The tines of the Dennis patent are cited as replaceable, but the metallic nature of the tines suggests considerable pressure is required for their release and replacement. The tines of the Montan patent, U.S. Pat. No. 1,933,636, are disclosed to be of a self-locking type but it is not clear again whether the tines are removable. The Withington patent refers to removable tines made from spring steel having notches to lock the tines in position. Any notch of this type is a point of incipient weakness and failure. Furthermore, any deformation of the tine, at the notch or elsewhere, would render the tine difficult, if not impossible, to remove from the slots of the cross head. The cross head is of a metallic channel configuration arcuately bent to position the tines in a diverging fashion. The forming of the cross head requires additional steps in the manufacturing process that increases cost.

A rake having a cross bar and highly flexible spiral coiled tines is described in U.S. Pat. No. 2,095,693 issued Oct. 12, 1937 to H. E. Fuller for a "Rake." It appears the tines of this rake have too much flexibility and the art may have been better served if the coil of each tine wrapped around the cross bar instead of floating freely with only the tine end secured. Fuller's later patent, U.S. Pat. No. 2,302,541 issued Nov. 17, 1942 for a "Lawn Broom," appears to be an improvement over his earlier spiral tine. The method of securing the integral pairs of the tines provides greater lateral stability. However, the overall functionality of the tines under arduous raking conditions is still question able due to the coiled nature of the tine.

U.S. Pat. No. 2,075,220 issued Mar. 30, 1937 to S. P. Neuhausen for a "Rake," discloses a channel cross head having apertured flanges with the tines arranged in integral pairs. The tines however, must be held in position by a continuous rod which engages all of the tines. Thus, the tines are not easily removable and clearly not individually removable. J. L. Owen in U.S. Pat. No. 2,156,480 issued May 2, 1939 for a "Rake," shows a rake with tines that diverge outwardly except for the two central tines which converge inwardly. The tines are all of the same length, and thus are interchangeable in addition to being removable as described. As in the Fuller patent, however, a rod must be disengaged from the tines in order to achieve removability of each tine.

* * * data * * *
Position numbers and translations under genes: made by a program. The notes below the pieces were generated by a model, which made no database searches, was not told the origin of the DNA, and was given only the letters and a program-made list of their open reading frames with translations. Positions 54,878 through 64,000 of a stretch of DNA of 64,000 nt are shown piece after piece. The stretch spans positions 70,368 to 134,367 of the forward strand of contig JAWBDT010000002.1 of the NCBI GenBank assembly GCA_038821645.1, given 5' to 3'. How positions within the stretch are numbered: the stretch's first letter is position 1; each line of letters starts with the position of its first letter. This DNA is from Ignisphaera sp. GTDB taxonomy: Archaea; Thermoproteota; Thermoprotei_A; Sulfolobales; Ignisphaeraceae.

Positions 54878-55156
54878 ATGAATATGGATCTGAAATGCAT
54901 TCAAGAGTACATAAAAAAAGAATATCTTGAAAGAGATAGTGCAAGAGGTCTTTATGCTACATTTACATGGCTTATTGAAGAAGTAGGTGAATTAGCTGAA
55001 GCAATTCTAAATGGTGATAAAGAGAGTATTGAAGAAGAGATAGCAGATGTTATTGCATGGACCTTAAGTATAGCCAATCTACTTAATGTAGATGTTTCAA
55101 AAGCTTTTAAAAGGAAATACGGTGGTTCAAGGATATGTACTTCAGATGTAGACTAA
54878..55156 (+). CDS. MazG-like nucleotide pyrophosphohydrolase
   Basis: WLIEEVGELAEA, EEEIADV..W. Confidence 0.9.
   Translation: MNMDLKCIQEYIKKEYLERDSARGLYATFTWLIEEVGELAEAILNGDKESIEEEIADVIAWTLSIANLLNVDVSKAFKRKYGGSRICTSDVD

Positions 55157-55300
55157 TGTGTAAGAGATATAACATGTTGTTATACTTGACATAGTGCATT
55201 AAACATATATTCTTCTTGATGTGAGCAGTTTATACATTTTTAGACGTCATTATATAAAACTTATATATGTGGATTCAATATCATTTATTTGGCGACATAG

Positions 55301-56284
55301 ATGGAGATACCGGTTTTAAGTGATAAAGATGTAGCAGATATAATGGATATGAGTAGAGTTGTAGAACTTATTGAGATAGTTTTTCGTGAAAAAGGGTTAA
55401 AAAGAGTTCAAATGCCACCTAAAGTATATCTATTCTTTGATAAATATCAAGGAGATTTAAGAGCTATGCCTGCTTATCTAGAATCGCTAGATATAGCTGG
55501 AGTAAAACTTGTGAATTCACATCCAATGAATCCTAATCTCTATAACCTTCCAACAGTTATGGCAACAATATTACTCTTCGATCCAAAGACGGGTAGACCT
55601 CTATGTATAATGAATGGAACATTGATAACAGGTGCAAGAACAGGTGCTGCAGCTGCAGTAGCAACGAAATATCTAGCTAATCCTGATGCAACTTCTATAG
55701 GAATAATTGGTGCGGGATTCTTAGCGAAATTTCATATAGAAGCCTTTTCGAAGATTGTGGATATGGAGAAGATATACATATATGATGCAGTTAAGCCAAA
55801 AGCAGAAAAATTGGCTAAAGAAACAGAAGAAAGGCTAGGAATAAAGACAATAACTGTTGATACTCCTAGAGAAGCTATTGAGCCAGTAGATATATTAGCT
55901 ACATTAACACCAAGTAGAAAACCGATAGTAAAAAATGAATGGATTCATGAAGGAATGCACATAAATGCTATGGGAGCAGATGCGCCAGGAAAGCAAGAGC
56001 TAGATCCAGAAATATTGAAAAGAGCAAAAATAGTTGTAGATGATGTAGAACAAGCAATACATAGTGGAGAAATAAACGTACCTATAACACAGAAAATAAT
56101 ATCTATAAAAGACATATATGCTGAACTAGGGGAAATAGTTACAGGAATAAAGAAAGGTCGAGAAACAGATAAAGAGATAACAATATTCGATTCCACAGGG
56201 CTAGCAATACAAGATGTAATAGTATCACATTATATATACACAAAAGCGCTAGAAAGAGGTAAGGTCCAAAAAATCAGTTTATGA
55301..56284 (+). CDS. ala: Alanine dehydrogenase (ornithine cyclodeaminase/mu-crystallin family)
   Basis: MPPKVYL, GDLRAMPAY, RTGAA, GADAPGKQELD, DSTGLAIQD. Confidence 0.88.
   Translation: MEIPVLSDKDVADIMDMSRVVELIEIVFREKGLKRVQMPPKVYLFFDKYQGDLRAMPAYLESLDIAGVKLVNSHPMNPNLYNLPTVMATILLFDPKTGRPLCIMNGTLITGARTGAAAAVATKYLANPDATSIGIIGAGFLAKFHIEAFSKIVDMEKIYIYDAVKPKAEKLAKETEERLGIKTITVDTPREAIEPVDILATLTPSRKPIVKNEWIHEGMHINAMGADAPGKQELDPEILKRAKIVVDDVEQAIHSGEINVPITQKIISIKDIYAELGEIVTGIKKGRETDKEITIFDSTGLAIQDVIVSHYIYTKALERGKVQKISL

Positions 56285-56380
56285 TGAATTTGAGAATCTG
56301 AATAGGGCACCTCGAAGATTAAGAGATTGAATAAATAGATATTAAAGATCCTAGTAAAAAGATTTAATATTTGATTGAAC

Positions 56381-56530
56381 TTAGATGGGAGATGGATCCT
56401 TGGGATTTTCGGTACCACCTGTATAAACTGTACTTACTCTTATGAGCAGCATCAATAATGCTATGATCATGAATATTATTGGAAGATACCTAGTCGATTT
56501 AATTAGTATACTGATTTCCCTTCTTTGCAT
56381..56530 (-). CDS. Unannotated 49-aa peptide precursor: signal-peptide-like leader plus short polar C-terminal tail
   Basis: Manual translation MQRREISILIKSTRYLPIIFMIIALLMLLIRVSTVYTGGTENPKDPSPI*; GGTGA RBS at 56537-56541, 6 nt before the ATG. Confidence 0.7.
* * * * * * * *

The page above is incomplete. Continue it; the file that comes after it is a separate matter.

U.S. Pat. No. 2,850,865 issued Sep. 9, 1958 to E. B. Anderson for a "Lawn Rake," is directed to a lawn rake with a U-shaped cross bar having apertures in each cross bar flange aligned transversely. The spring steel tines are individually inserted into the aligned holes, with the coiled end of the tines frictionally engaging the cross bar by a snap fit. The tines are thus individually removable. Once again the cross bar is a channel-like member having an open cross section that is structurally inefficient. Furthermore, the frictional engagement of the tines, or the solidly attached engagement seen in other patents, raises the question of how the long unbraced length of the tines can withstand arduous raking without being bent or broken, especially when coming in contact with an object on the ground such as a stone.